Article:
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Thanks - Windows Media Player lists the Sonos devices (as servers, not clients) by IP address so I tried adding the IP addresses of all of the Sonos boxes in the “force-downgrade-for” option but… no dice!

I’ll try what you suggest - I can see the “RINCON_...” string that you refer to as a UUID in Widows as well, so that might work. I’ll give it a try….

Edit: No - didn’t work! Ok, time to get rid of Rygel and see if MiniDLNA will work instead.

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[Slight delay while I got my Symfonisk speakers up and running]

Ok, I’ve uninstalled Rygel and installed MiniDLNA, and MiniDLNA is working - I can fire up a Windows machine, run Windows Media Player and it will find the server and play music Ok. Or I can use VLC Media Player on a Linux-based PC and it will play music from the server Ok.

But… the Sonos controller refuses to see it. This is just an abject failure. It’s not a problem with filesystems or permissions or firewalls because everything else on my network can see it and play from it.

So… if anyone else can suggest other things to try I would be grateful.

I know it can be done (or at least it has been done in the past) because it was a post in this forum that suggested that I use MiniDLNA!

Antifon,

Anything on the controller mobile device that might be stopping you seeing the UPnP service, perhaps security software of some kind? Or, is the controller connecting to the speakers via an access point that is perhaps operating on a different WiFi channel to the one in use for the speakers (assuming they are on WiFi and not running on SonosNet?).

Also if the speakers are running on the local router WiFi signal, then perhaps try them on SonosNet instead by wiring just one Sonos device to the LAN, to see if that makes a difference.

If no luck after that, then perhap consider resetting the Sonos Controller App from “Settings/App Preferences” and connecting back to the existing system to see if that resolves the issue.

If you have access to a Windows machine does it’s Window Media Server service show up on your controller App?

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There is nothing unusual about the controller - it’s just a Lenovo Android tablet that has the simplest possible history - I took it out of the box, updated the software and installed the Sonos S2 app - that’s all I’ve ever done with it.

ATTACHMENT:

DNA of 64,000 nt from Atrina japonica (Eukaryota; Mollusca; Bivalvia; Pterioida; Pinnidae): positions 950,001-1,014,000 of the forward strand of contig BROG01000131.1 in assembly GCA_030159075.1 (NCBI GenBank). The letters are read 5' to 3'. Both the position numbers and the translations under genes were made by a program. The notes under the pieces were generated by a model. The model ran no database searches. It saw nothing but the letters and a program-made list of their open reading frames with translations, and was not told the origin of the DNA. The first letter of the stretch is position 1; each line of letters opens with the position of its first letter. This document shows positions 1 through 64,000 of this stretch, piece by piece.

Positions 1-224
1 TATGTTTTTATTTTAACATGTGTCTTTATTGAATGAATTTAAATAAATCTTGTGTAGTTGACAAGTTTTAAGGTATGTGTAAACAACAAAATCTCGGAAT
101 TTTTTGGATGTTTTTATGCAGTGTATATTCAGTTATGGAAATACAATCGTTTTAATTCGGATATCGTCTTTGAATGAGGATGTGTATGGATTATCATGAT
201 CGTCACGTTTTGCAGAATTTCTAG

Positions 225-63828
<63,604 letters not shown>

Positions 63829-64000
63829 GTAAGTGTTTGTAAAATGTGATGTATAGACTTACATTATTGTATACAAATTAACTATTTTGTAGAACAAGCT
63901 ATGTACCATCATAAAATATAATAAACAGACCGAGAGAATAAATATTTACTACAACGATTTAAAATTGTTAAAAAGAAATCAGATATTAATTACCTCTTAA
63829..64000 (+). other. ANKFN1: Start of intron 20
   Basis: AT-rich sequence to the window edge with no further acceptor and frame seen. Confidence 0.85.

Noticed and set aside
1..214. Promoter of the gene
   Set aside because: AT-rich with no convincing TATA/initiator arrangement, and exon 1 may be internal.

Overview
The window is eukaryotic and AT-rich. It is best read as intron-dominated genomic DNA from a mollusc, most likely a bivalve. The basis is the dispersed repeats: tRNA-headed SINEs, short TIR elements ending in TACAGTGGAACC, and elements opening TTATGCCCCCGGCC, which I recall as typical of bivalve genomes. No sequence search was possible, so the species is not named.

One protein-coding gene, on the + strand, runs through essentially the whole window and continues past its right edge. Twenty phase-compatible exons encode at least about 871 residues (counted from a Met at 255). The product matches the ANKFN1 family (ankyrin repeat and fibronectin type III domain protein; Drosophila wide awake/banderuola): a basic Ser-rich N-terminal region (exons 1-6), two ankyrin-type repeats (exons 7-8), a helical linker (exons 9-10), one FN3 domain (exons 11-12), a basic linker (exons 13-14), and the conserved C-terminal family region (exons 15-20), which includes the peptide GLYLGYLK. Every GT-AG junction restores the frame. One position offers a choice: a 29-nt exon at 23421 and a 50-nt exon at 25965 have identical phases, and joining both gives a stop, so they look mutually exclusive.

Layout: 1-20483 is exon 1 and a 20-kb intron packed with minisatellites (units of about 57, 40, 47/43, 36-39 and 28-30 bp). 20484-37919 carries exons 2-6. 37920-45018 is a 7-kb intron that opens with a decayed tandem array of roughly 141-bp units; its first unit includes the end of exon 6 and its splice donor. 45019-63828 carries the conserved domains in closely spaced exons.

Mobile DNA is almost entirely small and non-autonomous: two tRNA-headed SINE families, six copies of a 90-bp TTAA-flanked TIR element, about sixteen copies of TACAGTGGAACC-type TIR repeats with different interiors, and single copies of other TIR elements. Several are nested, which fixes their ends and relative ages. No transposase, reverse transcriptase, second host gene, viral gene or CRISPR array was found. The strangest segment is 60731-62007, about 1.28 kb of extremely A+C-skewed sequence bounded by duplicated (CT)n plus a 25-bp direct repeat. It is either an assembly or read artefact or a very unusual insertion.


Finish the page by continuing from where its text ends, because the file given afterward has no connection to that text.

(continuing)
All of the Sonos devices (three Ports, two Symfonisks, one Move) are on SonosNet with a dedicated connection from a Boost to my router, except the Move (which can’t be on Sonosnet). The Move is on its own dedicated Access Point directly connected to my broadband router.

I’ve tried turning on Media Streaming on the Windows PC and that does immediately show up under the “Browse” section on the Sonos controller. Given that, it probably won’t help to reset the controller app.

So, it seems that there is something about the way that both Rygel and MiniDLNA are advertising themselves on the network that the controller doesn’t like. But how do I find out what??? Or do I just give up?

With your Move on WiFi and your other speakers on SonosNet I would have expected things to work and particularly as you mention the Lenovo tablet is virtually straight out the box... so I’m really at a loss as to why both UPnP servers you have tried are not showing up in the Sonos App and the fact they are working with other UPnP clients like VLC Media Player, makes it even more baffling?

I did a quick search and came across this thread below, but I find it somewhat confusing, as it mentions going through a shared library setup, rather than accessing a UPnP service?.. but thought you may want to see it anyway and perhaps message the user, by all accounts the user is using an SMB v1 share, rather than a ‘media server’ setup.

https://en.community.sonos.com/controllers-software-228995/playbar-linux-minidlna-in-2020-6838000

My thoughts are to go onto speak/web-chat with Sonos Support via this LINK, to see if they can perhaps provide any further suggestions for you to try. 

Hope you find the answers you are looking for.

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Ken - thanks for your thoughts. I had seen that thread, but it does indeed seem a bit confused!